Zeus was made to be the punisher, as Odysseus’ men faced retribution for their sins. Despite Zeus’ almighty power to command various gods, he took it upon himself to personally send out a thunderbolt to Odysseus’ men, ensuring their deaths and Odysseus’ safety.
This was due to the fact that if he had left the task to any other god or goddess, Odysseus would not have survived their punishment; the young titan, Helios, had requested that Zeus punish the Ithacan men, but he did not have to personally see their punishment through.
Zeus in The Odyssey: Why He Spared Odysseus
Some scholars believe that the fact that Zeus spared Odysseus, meant that the god of all gods recognized a part of himself in Odysseus. It was clear that he had an affinity towards the hero, so that is not very unlikely.
As we know, it was Zeus that ordered Hermes to free our Greek hero from the clutches of Calypso. Calypso had originally refused to do so as she had fallen in love with Odysseus.
She had planned to bestow upon him eternal life once they got married, but because of Zeus’ commands, Calypso had no choice but to follow the will of the god of all gods.
Zeus had also revealed Odysseus’ fate as told by Hermes in the poem: “on the twentieth day he will make his landfall, fertile, Scheria, the land of Phaeacians”. He was referring to the storm that brought him to the island of the Phaeacians who eventually helped him return home safely to follow the concept of nostos.
Olympus in The Odyssey
Olympus in the Odyssey was still portrayed as the residing place of the Greek gods and goddesses. That is where they gathered and discussed the fate of the mortals as they weighed in on their future without directly interfering with mortal affairs. Zeus, the “leader” of all gods, was the king of both gods and men, as you know. He mediated the disputes of the gods on Mount Olympus and tipped the scales of fates on mortals that were interesting to him.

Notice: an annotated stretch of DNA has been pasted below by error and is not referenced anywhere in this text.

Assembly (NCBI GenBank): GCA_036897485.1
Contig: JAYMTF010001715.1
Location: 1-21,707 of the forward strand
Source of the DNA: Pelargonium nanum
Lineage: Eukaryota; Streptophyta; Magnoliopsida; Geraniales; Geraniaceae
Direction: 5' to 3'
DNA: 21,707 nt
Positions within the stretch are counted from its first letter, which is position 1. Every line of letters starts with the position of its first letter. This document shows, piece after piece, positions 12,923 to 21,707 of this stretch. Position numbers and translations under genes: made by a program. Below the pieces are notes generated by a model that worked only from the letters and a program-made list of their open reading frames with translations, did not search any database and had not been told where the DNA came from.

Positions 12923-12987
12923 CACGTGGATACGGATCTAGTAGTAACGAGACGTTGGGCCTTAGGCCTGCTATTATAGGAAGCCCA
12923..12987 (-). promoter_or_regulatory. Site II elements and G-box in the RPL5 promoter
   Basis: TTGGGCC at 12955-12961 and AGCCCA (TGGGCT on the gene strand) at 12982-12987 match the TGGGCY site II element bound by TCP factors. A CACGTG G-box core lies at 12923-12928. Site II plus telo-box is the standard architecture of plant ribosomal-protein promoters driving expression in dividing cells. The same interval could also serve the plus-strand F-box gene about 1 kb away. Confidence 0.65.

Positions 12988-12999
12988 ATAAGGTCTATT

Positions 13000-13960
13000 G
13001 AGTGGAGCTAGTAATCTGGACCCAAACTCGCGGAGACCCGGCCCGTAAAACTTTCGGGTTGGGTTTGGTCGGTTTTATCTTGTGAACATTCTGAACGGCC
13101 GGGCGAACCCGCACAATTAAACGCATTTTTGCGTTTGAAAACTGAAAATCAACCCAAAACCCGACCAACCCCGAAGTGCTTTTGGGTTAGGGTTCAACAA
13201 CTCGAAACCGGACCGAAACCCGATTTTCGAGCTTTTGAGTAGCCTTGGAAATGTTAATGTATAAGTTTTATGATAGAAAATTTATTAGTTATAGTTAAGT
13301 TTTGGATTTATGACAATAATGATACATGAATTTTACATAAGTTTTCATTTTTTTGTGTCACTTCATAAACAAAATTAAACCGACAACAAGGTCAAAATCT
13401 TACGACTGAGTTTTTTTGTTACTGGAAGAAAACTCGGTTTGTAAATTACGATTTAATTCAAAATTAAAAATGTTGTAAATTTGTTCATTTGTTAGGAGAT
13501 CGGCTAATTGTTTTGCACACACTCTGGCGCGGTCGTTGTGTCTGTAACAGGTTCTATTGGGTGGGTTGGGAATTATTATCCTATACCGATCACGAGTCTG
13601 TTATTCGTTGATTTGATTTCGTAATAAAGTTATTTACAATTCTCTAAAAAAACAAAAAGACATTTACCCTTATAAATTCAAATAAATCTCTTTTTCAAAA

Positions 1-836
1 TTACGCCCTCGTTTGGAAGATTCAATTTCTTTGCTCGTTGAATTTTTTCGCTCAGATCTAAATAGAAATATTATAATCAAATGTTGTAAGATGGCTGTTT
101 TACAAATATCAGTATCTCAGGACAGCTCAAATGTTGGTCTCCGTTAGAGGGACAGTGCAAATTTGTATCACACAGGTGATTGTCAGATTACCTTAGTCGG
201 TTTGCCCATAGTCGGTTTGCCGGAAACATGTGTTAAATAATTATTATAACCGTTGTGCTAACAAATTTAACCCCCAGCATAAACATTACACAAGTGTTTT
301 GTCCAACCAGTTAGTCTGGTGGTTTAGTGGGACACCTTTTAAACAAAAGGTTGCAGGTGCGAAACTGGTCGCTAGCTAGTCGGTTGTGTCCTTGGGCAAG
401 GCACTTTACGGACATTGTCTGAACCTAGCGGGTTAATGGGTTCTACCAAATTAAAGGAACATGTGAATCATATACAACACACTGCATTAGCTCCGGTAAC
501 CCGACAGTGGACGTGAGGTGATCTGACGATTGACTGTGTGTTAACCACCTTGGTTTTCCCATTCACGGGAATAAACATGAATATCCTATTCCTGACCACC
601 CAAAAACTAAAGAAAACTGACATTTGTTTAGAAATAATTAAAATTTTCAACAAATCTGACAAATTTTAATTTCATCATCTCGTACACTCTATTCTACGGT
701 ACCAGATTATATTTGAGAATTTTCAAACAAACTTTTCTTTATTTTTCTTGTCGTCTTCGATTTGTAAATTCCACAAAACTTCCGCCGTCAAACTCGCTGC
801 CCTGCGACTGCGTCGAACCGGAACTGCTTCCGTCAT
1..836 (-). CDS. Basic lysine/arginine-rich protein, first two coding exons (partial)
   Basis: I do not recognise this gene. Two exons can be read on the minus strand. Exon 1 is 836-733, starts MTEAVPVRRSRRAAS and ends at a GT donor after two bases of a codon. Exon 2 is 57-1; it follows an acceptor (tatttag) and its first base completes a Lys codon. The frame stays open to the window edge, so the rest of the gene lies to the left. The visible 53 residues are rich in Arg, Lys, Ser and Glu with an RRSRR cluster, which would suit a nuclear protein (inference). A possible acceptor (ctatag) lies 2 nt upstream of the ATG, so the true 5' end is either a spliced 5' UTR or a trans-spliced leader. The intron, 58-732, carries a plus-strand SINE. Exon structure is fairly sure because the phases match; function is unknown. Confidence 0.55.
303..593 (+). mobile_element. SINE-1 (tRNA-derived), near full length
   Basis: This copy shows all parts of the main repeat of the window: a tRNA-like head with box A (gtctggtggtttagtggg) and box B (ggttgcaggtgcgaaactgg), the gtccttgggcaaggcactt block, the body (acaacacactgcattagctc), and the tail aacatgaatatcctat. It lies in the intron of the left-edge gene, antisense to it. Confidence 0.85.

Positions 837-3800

In Greek Mythology, gods and goddesses that resided on this mountain were prohibited from directly meddling in the affairs of man. This was to prevent biases in terms of war. Despite this, the epic poem portrayed Zeus as the man behind the ropes, allowing the gods to do as they wished to the Greek hero as punishment for his actions. Despite this, Zeus was seen helping the Ithacan king and ensuring his safety albeit the sentences he bestowed.
He also ensured Odysseus’ safety by punishing the men himself, instead of ordering one of the gods to do so; if he had ordered Aeolus, the god of winds, to send winds to wreck their ships as he had done before, Odysseus would have inevitably died, as the Ithacan king had garnered his ire. He also urged and permitted Athena to do the same as the Greek goddess meddled in the Ithacan family’s affairs, going against the rules of Olympus.